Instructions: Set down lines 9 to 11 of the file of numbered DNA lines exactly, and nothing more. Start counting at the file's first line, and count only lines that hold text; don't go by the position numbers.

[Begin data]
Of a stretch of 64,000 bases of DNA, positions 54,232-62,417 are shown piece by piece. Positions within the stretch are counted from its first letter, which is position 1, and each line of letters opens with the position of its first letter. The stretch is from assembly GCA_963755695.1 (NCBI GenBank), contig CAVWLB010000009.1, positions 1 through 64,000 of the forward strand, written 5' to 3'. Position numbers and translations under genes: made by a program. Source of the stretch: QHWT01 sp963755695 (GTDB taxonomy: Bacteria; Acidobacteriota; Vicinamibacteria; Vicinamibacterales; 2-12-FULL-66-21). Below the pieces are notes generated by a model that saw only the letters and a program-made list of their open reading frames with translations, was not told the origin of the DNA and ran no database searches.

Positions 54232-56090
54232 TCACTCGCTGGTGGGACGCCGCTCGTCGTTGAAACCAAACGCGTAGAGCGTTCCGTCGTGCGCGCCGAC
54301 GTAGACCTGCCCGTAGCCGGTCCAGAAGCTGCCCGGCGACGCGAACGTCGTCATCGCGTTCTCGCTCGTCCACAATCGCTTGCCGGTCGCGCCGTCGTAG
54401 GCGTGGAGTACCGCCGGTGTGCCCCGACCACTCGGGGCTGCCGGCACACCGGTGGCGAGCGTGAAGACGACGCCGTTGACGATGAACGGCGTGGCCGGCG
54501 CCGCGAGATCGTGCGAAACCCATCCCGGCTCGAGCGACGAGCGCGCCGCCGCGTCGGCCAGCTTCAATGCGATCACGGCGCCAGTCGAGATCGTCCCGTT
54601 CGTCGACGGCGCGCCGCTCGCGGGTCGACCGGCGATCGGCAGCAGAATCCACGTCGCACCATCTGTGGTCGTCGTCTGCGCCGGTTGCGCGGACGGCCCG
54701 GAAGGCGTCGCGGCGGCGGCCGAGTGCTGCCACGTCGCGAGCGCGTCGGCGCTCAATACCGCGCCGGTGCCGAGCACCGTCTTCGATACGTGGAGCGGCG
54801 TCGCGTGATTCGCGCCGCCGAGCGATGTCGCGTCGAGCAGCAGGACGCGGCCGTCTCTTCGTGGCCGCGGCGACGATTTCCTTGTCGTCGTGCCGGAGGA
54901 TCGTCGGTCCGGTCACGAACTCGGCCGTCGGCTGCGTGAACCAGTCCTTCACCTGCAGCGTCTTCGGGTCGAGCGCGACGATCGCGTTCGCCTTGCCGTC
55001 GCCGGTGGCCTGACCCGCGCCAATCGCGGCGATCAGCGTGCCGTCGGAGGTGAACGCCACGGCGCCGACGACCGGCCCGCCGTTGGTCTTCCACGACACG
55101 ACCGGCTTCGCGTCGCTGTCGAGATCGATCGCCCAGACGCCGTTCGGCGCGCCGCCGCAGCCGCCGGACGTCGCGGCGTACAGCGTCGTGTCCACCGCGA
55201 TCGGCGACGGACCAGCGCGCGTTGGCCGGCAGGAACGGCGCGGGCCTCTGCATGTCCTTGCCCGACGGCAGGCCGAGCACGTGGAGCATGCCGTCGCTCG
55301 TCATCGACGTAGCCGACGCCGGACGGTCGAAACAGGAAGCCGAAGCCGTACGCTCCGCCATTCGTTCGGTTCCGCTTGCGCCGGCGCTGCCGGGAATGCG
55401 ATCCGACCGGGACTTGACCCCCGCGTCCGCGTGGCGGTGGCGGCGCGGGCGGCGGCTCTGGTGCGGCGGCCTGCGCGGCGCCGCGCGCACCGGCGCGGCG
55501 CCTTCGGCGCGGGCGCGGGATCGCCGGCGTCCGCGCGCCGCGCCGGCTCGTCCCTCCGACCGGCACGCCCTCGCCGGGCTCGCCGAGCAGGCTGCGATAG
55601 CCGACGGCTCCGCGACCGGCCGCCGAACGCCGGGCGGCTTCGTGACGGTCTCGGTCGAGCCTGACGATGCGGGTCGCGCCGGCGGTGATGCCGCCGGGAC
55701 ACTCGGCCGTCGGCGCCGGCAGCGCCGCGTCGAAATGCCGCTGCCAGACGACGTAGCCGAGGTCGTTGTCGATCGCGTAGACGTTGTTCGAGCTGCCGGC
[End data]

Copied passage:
54801 TCGCGTGATTCGCGCCGCCGAGCGATGTCGCGTCGAGCAGCAGGACGCGGCCGTCTCTTCGTGGCCGCGGCGACGATTTCCTTGTCGTCGTGCCGGAGGA
54901 TCGTCGGTCCGGTCACGAACTCGGCCGTCGGCTGCGTGAACCAGTCCTTCACCTGCAGCGTCTTCGGGTCGAGCGCGACGATCGCGTTCGCCTTGCCGTC
55001 GCCGGTGGCCTGACCCGCGCCAATCGCGGCGATCAGCGTGCCGTCGGAGGTGAACGCCACGGCGCCGACGACCGGCCCGCCGTTGGTCTTCCACGACACG